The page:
Doing Right By Immigrants on Labor Day

In the year that has passed since Sept. 11, immigrant workers mattered to the labor movement more than ever.

"We're a city of immigrants unlike any other city, within a nation of immigrants," New York City Mayor Rudy Giuliani said shortly after the terrorist attacks. "It's the thing that renews us and revives us in every generation."

Labor has been the first to agree. Recognizing the "increased fear and scapegoating of immigrants and the great burden imposed on immigrants by the recession," AFL-CIO President John Sweeney argued that we must stand firmly on the side of immigrant workers and their families.

The labor movement's renewed embrace of immigrant workers constitutes a historic shift. Only in the past two years has the AFL-CIO reversed its support for the 1986 federal law requiring that companies verify their employees' immigration status when hiring.

By changing its stance, the labor federation acknowledged what many of its members knew long ago: that the verification laws don't create safe workplace conditions or maintain decent-paying jobs. In practice, these measures benefit employers who use the specter of an INS inspection to quiet troublemakers -- workers who blow the whistle on safety violations, or who speak up for their legal right to organize.

Even without the help of immigration officials, anti-union companies prove all too willing to act on threats against employees. As Cornell University Professor Kate Bronfenbrenner showed in a study of 400 National Labor Relations Board (NLRB) elections, employers illegally fire workers for union activity in one of every three organizing campaigns.

Responding to these abuses, and acknowledging the crucial contributions of the estimated eight million undocumented workers to our economy, the AFL-CIO now supports a broad amnesty for these immigrants and their families.

All workers would benefit from changes in government policy that allow immigrant families to gain legal citizenship status, and that create real penalties for employers who break the law.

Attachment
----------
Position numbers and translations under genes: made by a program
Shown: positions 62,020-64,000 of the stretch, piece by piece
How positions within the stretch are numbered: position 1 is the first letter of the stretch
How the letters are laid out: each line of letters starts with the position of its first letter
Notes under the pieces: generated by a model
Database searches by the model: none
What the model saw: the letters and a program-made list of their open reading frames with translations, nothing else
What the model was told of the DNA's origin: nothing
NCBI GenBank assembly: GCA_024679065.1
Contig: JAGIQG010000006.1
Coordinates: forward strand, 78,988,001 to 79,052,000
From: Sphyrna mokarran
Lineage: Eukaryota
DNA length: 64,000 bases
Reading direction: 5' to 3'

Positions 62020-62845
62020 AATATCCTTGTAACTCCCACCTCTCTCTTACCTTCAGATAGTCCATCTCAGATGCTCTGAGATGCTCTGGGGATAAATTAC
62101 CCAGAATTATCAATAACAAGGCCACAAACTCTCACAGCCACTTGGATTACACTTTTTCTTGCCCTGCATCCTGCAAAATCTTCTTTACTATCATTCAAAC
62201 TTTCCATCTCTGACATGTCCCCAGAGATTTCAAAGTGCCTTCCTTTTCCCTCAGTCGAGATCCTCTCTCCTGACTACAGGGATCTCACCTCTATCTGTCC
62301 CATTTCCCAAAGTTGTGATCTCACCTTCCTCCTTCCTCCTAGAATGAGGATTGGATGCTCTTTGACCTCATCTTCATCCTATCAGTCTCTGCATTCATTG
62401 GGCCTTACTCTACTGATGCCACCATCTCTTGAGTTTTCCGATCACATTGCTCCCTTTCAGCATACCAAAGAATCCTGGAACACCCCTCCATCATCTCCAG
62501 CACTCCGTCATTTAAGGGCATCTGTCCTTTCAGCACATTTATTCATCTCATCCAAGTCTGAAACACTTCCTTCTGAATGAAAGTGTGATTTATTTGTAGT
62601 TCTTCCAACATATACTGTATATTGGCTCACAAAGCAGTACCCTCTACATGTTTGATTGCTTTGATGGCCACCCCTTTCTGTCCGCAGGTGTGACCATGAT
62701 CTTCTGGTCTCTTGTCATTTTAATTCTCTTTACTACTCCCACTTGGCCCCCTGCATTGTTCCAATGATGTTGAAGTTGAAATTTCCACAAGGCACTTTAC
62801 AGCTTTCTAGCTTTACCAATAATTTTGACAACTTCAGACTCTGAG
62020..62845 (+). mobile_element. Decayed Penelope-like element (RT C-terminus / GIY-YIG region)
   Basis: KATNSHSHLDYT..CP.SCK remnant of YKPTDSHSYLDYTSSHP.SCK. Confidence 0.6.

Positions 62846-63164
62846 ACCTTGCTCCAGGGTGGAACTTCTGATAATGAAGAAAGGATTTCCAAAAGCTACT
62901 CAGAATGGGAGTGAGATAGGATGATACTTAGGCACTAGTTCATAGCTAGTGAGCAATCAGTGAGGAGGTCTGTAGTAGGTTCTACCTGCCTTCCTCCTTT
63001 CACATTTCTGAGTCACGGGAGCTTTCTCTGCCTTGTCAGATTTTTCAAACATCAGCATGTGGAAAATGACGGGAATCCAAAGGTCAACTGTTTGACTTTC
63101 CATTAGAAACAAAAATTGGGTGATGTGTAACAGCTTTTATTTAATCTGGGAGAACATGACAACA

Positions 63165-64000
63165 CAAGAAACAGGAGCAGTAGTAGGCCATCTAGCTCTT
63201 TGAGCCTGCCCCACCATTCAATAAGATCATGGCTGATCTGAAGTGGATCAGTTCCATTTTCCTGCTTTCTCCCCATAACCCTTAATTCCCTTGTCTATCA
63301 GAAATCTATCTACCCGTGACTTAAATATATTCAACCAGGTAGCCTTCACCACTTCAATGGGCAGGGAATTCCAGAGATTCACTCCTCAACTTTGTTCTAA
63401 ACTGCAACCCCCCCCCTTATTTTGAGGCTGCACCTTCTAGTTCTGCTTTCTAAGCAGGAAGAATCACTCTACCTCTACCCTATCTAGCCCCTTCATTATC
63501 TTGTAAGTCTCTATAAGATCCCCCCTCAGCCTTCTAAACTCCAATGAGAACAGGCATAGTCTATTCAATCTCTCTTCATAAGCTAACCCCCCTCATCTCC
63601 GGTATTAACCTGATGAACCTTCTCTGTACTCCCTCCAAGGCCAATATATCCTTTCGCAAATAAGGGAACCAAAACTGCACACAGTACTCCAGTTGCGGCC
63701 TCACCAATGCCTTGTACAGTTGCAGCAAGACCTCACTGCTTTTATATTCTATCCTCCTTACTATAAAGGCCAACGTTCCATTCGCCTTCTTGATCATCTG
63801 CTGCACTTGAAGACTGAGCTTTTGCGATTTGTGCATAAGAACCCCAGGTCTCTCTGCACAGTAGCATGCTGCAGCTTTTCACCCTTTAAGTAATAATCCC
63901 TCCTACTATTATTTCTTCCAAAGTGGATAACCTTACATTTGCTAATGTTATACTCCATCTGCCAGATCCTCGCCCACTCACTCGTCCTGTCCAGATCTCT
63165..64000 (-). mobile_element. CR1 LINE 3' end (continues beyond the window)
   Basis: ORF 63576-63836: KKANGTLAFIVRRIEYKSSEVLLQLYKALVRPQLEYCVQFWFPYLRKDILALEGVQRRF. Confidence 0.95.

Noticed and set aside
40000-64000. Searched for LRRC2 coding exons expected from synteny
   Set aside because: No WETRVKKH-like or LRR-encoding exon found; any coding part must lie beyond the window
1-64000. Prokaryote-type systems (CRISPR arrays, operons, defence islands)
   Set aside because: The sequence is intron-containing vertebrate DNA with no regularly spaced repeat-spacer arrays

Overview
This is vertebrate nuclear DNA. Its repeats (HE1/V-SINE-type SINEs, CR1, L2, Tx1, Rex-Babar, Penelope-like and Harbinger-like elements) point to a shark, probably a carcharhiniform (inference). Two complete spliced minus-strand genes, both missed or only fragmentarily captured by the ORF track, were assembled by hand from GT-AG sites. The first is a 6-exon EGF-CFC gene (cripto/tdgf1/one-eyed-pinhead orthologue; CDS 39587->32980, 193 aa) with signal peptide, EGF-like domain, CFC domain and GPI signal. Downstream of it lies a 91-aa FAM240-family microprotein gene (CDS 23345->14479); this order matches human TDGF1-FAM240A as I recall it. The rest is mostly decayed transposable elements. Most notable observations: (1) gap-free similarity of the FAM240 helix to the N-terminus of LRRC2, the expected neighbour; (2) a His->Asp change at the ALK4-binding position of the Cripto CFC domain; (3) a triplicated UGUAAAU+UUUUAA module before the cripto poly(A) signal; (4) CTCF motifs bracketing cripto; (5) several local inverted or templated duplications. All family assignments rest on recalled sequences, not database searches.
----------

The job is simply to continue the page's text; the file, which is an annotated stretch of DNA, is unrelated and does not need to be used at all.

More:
Labor wins when it welcomes new workers into its ranks -- infusing new energy into the movement for living wages and dignity on the job. And America wins when we maintain high standards for safety and respect in every workplace.

That's why the Supreme Court decision in Hoffman Plastic Compounds v. the NLRB represents a tragic setback for the country. Last April, the Court ruled that undocumented workers do not have the same rights as other employees to receive back pay if fired illegally. As Justice Stephen Breyer noted in the Court's minority opinion, this removes a key financial incentive for employers to respect the both labor and immigration law. In effect, the decision encourages union busters to hire more immigrant workers, because employers now have little to lose in firing those who try to organize in places like hazardous packinghouses or garment sweatshops.

Already employers guilty of targeting pro-union workers for pay cuts, surveillance, and intimidation have taken advantage of this decision. In one example, the owners of the Tuv Taam food plant in New York City immediately used the Hoffman Plastics precedent to deny that they owed lost wages to locked-out workers, even though the immigration status of Tuv Taam's abused employees had never been questioned.

These injustices have only strengthened the labor movement's resolve to pass strong immigration reforms. The AFL-CIO and some of its member unions who have been most shaped by the recent waves of immigration recently announced that they will sponsor "Freedom Rides" in 2003 to highlight the plight of undocumented immigrants. Civil Rights leaders like Reverend James Lawson and Congressman John Lewis, who participated in the original Freedom Rides through the South more than forty years ago, will join with people experiencing discrimination on the job today.

With workers busing into New York from cities including Los Angeles, San Francisco, Seattle, Miami, Houston and Minneapolis, the labor movement will send a powerful message to Congress and to President Bush: That immigrant rights are workers' rights. And that only by standing behind immigrant workers in a time of national crisis do we uphold Mayor Giuliani's statement that "diversity has been our greatest source of strength."

Mark Engler, a writer based in Brooklyn, has previously worked with the Arias Foundation for Peace and Human Progress in San José, Costa Rica, as well as the Public Intellectuals Program at Florida Atlantic University.

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